Earlier this week, a coalition of environmental, wildlife and conservation groups from across New England filed a petition with the federal government to develop safety standards for pipelines pumping tar sands oil.
Spearheaded by the National Wildlife Federation, the groups and local residents petitioned the U.S. Environmental Protection Agency and Department of Transportation to issue stronger safety standards for pipelines carrying diluted bitumen than those for conventional crude oil.
Jim Murphy is the senior counsel for the National Wildlife Federation and has been keeping a close eye on the potential movement of tar sands through Vermont.
“It is hard to believe, but the United States has never developed rules designed for pipelines that carry tar sands,” he said in a public statement. “Given the huge risks involved in moving dirty tar sands oil through pipelines across the country, woefully inadequate safety standards, and the companies’ dismal spill history, it is clear that we need tough new standards to protect our health and the environment.”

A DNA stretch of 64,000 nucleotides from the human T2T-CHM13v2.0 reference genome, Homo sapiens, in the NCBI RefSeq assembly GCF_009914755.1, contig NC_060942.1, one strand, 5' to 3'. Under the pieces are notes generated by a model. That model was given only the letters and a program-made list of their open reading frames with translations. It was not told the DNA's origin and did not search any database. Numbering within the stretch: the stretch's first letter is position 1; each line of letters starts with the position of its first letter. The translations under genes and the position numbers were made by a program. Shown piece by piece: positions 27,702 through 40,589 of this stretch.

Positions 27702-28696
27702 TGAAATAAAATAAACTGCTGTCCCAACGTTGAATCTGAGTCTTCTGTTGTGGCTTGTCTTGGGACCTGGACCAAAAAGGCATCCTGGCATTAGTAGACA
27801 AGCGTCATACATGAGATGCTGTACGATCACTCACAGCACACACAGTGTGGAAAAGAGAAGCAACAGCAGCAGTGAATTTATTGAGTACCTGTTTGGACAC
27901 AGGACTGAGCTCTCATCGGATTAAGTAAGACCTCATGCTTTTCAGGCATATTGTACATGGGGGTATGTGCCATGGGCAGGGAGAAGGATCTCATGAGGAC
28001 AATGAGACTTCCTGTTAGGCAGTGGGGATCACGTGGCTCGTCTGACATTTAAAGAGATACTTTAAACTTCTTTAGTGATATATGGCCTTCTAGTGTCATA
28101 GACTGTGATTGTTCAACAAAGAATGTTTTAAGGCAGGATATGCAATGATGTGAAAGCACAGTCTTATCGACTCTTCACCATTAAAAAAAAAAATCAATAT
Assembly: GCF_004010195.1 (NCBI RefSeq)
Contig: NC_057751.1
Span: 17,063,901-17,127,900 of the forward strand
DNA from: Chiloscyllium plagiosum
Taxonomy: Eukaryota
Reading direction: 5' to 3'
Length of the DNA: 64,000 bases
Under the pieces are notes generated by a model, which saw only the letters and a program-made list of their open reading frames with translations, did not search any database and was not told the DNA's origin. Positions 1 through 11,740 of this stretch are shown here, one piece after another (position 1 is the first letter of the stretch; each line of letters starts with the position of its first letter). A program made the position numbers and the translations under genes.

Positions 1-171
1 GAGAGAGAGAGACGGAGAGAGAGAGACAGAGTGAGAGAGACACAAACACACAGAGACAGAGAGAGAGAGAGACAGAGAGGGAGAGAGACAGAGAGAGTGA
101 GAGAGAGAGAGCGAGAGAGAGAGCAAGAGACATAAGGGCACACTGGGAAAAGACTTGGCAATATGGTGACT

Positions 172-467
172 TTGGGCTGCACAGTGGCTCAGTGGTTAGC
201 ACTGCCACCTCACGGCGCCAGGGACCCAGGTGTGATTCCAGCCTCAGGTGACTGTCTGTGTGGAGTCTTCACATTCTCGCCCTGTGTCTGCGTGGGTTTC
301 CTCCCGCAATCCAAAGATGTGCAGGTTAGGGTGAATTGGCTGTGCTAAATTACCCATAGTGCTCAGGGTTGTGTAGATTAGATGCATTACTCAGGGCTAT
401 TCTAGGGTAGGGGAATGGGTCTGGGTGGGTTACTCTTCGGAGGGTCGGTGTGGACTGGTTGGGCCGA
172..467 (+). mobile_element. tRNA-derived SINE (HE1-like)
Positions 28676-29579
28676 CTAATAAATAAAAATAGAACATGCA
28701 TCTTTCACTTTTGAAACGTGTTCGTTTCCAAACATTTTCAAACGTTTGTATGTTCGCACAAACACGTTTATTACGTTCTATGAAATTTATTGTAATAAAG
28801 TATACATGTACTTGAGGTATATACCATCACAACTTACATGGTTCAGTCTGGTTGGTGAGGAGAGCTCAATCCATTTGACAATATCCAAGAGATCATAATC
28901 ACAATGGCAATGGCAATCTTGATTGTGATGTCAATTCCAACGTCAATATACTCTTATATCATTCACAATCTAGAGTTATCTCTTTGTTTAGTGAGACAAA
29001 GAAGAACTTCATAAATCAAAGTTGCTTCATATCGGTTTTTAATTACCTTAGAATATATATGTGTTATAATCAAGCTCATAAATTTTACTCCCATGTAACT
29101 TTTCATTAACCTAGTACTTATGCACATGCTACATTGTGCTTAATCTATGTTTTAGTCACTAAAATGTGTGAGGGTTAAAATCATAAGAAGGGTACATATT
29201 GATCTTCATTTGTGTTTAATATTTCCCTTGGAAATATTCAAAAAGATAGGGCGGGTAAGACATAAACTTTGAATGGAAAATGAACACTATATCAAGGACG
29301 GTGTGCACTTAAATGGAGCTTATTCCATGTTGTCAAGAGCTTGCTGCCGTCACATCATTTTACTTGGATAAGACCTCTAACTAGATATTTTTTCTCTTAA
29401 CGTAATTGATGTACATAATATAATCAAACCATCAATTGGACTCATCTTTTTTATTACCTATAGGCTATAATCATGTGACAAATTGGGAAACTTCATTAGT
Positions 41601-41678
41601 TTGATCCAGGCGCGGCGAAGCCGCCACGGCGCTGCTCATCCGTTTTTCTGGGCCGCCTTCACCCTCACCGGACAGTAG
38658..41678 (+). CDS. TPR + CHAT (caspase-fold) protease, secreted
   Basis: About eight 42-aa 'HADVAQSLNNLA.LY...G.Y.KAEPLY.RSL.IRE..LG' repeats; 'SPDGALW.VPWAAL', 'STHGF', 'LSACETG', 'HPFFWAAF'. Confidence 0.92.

The petition also calls for a moratorium on the piping of tar sands oil until the requested regulations are put in place, a mandate that oil companies must develop spill response plans and more detailed industry reporting of the what substances given pipelines are carrying.
Among those Vermont groups and individuals that signed the petition were the Vermont Natural Resources Council, the Vermont Public Interest Research Group, Chittenden County Sen. Ginny Lyons and former Secretary of the Agency of Natural Resources John Kassel.